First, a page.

NEW YORK -- The NFL chose two new co-chairmen -- and a new name -- for its committee on concussions.
Dr. Hunt Batjer of Northwestern University, and Dr. Richard Ellenbogen of the University of Washington will lead what now will be called the NFL head, neck and spine medical committee, the league said Tuesday.
The panel used to be called the NFL mild traumatic brain injury committee.
Dr. Ira Casson and Dr. David Viano, who had led the league committee on concussions since 2007, resigned in November, less than a month after Casson and the NFL's concussion policy were criticized by Congress during a hearing at which commissioner Roger Goodell testified.
A slew of changes have been made since, including the introduction of new return-to-play guidelines for when players get concussions in practice or a game, and having each team enlist an independent neurologist to be consulted when a player has a head injury.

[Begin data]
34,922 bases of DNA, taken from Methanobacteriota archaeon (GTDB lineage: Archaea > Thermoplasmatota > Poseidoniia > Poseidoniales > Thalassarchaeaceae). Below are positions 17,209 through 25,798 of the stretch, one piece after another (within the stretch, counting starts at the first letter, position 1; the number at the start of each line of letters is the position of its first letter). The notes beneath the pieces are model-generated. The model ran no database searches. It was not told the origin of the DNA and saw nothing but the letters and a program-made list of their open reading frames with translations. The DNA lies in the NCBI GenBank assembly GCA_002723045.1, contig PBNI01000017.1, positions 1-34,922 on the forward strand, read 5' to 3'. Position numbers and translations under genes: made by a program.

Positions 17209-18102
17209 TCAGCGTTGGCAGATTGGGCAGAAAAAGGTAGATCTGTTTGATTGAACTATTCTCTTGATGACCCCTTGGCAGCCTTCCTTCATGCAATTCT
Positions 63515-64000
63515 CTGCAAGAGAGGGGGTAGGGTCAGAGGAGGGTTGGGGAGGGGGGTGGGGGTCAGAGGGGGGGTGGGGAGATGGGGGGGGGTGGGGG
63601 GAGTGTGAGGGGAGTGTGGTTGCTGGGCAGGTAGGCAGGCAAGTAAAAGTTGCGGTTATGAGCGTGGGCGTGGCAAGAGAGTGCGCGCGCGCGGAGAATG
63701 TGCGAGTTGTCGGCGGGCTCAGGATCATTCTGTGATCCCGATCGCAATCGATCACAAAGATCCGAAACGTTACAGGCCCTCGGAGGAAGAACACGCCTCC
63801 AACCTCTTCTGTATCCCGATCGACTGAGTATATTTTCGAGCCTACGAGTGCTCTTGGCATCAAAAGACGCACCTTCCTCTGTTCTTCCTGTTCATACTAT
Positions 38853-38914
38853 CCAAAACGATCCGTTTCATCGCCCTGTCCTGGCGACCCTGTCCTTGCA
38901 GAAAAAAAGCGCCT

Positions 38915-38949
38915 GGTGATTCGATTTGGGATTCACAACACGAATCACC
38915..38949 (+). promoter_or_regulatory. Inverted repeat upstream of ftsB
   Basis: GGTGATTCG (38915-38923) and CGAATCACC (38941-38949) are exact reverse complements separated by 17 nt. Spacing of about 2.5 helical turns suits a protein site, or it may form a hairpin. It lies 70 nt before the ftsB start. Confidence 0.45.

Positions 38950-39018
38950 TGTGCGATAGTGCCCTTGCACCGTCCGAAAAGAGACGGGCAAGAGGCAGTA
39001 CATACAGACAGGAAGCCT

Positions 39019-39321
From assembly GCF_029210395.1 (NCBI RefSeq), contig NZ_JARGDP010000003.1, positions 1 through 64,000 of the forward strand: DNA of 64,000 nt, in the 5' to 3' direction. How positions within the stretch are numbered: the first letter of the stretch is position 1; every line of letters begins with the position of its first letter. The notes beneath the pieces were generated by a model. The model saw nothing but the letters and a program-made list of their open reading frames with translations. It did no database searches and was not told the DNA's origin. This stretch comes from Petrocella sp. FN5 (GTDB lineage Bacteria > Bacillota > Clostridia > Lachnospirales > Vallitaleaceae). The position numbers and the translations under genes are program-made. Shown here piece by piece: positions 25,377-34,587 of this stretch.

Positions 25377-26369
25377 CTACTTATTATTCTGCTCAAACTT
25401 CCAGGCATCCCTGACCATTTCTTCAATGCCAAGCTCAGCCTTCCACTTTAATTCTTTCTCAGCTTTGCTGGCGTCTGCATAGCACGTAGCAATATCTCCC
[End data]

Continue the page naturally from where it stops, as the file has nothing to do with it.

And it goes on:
Casson came under attack from the NFL Players Association and members of Congress for criticizing independent and league-sponsored studies linking pro football careers with heightened risk for dementia and cognitive decline.
Jets team doctor Elliott Pellman, who resigned as chairman of the NFL concussion committee in 2007 but remained a member, now will leave the panel, league spokesman Greg Aiello said.
Pellman will "continue to work with the committee in an administrative role, and he works with our other medical committees," Aiello wrote in an e-mail. "He is the medical liaison for our office."
The new leaders of the NFL committee, Batjer and Ellenbogen, are professors and chairmen of their medical schools' departments of neurological surgery. They will be able to appoint other members of the league panel.
The NFL also announced Tuesday that Dr. Mitchel Berger will join the committee. He is the chairman of the department of neurological surgery at the University of California-San Francisco.
"These doctors are renowned experts in the field of head and spine injury, and they will strengthen our leadership role in research, education, prevention, and treatment of these injuries in sports. I personally interviewed all three doctors," NFL commissioner Roger Goodell said in a statement released by the league.
The league said the committee will study injury data and equipment research, examine treatment strategies, and support additional research on the long-term impact of concussions and related injuries.